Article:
Noida to revive, beautify 14 drains to preserve groundwater
The Noida authority has decided to beautify and revive its 17km irrigation drain that passes through the city and also clean 13 other smaller drains that are connected with to this main drain, which empties into river Yamuna near Sector 150/168.
The irrigation drain that cuts Noida into two was earlier meant for irrigation purposes for agricultural land in 82 villages. But since 1976, when Noida was established, the drain that once used to carry clean water became a carrier of sewage.
“We believe that if we revive the irrigation drain by trapping its sewage and cleaning the same, we can stop dumping our waste water into the Hindon and the Yamuna. By doing this, we will also clean 13 other smaller drains because they all finally merge into the main drain,” said Samakant Srivastava, senior project engineer, Noida authority.
The Indian Institute of Technology (IIT), Roorkee, has made a detailed project report on the beautification and revival of all 14 drains that pass through various residential and industrial areas. The beautification involves repairing the banks of the irrigation drain and plantation of fragrant trees. The authority will spend Rs 200 crore on this project that involves carrying out dense tree plantation on the banks of the irrigation drain.
The irrigation drain originates at the Delhi-Noida border near Sector 11 before finally merging into the Yamuna at Sector 150/168.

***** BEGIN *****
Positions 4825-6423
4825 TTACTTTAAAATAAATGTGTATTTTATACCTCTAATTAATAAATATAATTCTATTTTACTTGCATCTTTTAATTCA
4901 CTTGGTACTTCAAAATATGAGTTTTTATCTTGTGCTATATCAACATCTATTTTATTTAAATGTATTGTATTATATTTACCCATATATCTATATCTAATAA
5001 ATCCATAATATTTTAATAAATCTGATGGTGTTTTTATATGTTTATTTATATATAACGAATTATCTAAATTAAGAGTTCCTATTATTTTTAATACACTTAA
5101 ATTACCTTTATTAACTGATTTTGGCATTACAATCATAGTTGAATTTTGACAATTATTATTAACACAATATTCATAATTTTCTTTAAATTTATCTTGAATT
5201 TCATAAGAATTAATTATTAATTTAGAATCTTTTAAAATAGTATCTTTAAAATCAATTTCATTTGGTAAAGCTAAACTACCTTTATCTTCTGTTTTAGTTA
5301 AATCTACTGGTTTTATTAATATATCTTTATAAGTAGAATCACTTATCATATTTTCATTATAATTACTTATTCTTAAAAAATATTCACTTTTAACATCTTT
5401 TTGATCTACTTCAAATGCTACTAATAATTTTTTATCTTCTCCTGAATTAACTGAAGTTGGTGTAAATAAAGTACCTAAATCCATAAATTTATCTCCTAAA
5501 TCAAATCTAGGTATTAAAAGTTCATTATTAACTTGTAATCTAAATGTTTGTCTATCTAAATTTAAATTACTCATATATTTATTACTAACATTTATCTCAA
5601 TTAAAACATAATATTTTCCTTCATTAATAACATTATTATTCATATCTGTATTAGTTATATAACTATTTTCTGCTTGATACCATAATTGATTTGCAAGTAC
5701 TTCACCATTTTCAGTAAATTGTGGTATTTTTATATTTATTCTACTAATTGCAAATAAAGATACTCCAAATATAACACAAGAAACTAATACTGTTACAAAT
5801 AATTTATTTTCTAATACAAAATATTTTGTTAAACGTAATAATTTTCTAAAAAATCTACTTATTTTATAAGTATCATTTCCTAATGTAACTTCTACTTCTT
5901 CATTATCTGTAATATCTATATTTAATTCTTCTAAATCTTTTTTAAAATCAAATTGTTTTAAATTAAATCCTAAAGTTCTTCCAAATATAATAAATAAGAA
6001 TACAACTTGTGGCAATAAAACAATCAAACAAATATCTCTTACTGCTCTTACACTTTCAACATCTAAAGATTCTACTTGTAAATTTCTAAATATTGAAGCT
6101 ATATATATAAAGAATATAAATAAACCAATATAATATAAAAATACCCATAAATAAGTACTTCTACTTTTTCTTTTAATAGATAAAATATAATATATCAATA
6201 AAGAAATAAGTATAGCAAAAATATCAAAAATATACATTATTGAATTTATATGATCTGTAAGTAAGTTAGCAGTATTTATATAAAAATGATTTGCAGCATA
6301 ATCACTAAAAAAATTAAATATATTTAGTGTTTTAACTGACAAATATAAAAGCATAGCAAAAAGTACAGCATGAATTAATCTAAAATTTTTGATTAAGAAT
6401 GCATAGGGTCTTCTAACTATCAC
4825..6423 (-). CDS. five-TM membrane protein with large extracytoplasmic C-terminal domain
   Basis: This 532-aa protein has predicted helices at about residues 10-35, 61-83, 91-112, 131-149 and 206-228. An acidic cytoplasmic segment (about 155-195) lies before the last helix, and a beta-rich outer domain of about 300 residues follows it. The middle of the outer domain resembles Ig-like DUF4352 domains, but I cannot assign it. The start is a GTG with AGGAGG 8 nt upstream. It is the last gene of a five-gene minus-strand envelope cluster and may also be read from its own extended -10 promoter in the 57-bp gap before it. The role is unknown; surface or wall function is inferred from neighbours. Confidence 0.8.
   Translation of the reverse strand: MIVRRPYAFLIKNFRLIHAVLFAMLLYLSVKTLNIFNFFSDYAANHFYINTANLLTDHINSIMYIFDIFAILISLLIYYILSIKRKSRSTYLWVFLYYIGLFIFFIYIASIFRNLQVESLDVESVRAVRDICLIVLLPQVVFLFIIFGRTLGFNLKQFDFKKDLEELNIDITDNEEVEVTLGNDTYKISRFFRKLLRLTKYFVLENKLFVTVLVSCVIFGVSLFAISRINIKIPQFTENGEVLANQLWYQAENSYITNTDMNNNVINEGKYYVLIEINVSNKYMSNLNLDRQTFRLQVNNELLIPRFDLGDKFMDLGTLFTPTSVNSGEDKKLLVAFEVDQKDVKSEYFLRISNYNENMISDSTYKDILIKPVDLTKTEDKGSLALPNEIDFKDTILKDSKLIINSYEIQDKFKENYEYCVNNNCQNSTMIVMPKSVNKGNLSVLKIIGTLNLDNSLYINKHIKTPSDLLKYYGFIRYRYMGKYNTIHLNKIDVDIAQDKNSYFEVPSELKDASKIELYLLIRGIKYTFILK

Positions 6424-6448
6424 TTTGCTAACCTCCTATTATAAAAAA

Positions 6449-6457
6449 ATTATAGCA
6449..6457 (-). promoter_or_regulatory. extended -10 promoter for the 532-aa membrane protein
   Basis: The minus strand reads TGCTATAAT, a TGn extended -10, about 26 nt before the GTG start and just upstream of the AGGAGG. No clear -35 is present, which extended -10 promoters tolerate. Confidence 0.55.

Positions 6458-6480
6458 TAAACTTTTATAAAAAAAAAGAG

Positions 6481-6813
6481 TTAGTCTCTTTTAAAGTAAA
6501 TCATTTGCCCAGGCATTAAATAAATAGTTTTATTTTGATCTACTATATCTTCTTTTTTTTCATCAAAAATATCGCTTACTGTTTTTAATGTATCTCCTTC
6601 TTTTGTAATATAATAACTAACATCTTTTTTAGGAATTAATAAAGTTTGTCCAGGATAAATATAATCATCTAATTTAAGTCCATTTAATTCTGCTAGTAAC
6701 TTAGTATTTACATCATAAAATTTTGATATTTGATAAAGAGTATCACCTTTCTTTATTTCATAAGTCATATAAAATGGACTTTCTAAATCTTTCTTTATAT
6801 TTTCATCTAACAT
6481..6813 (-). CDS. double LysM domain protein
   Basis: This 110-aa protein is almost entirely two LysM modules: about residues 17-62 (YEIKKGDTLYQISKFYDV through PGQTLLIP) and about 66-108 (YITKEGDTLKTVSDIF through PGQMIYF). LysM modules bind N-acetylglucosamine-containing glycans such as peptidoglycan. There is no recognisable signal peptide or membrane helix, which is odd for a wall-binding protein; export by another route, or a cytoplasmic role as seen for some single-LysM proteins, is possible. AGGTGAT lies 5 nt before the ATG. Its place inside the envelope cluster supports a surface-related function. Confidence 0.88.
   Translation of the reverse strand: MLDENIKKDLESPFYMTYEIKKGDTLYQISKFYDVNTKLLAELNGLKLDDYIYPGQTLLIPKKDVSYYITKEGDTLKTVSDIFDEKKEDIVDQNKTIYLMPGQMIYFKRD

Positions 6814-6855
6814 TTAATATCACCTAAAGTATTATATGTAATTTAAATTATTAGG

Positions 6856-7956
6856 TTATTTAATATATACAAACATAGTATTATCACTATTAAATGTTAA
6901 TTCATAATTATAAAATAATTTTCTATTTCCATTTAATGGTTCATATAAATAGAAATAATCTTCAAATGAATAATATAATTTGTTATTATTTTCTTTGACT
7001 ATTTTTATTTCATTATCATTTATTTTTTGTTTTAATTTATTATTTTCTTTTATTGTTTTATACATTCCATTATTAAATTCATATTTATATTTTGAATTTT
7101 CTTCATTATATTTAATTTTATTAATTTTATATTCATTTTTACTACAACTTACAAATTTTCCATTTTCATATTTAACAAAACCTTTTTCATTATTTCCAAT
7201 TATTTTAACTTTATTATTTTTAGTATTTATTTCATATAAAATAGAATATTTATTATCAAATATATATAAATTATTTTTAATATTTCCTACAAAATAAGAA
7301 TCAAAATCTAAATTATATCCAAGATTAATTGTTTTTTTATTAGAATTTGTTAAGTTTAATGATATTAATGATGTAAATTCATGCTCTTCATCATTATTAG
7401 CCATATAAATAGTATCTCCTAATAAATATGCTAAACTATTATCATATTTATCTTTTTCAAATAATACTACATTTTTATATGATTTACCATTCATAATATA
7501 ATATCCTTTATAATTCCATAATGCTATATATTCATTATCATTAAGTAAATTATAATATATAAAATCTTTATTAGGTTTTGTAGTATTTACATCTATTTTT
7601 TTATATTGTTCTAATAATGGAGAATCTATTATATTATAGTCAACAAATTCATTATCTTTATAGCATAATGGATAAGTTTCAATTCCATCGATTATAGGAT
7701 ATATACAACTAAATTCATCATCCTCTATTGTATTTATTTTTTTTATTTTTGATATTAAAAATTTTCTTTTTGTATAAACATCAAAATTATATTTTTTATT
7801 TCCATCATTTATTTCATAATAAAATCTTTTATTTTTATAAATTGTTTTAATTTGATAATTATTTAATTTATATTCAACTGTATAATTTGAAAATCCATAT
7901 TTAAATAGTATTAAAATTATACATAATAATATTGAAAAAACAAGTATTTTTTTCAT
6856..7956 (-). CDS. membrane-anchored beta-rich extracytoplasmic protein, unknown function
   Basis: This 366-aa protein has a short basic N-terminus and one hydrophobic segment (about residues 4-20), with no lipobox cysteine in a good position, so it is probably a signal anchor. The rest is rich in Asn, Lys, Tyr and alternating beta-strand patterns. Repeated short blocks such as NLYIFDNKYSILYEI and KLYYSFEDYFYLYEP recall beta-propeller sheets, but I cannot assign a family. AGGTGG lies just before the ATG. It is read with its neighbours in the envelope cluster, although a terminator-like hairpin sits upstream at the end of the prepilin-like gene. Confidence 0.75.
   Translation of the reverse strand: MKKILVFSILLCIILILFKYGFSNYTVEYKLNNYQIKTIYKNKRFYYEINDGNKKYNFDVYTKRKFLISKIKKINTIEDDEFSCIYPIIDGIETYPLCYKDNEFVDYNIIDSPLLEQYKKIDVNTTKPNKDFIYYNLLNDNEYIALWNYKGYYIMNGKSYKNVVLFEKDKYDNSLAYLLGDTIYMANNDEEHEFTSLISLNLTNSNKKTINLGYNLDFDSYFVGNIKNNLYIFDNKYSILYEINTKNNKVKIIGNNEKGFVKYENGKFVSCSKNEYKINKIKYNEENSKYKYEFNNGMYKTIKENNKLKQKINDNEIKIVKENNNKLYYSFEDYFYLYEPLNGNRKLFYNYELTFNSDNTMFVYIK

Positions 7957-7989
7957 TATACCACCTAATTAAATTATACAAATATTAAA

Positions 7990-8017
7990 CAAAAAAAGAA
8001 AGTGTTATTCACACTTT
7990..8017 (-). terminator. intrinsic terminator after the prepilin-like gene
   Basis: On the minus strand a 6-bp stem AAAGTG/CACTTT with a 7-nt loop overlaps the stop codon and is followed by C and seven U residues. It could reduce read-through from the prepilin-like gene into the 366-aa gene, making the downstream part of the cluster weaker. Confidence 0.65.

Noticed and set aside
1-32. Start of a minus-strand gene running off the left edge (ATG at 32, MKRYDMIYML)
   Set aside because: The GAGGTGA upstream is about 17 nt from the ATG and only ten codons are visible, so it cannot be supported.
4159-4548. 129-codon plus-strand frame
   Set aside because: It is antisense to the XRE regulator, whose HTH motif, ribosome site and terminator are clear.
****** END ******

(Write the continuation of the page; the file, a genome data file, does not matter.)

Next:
“As it carries sewage from East Delhi’s Ashok Nagar, Kalyanpuri and other areas, it stinks badly. After our five sewage treatment plants became functional, we stopped dumping any sewage into any drain. But now we aim to trap the sewage from Delhi and ensure only cleaned water goes into drains,” Srivastava said.
There are 82 villages in Noida that depend on groundwater for drinking water. Villages, which are not connected with the main sewer line of Noida, also dump sewage into drains.
Srivastava said cleaning of the irrigation drain will resolve many water related issues, including groundwater contamination and river pollution.
“We will not concrete the surface of the drain. We will put coarse sand on the surface so that it further filters the sewage water. We will do it in such a manner that only filtered water goes into the ground and stops contaminating the groundwater,” Srivastava said.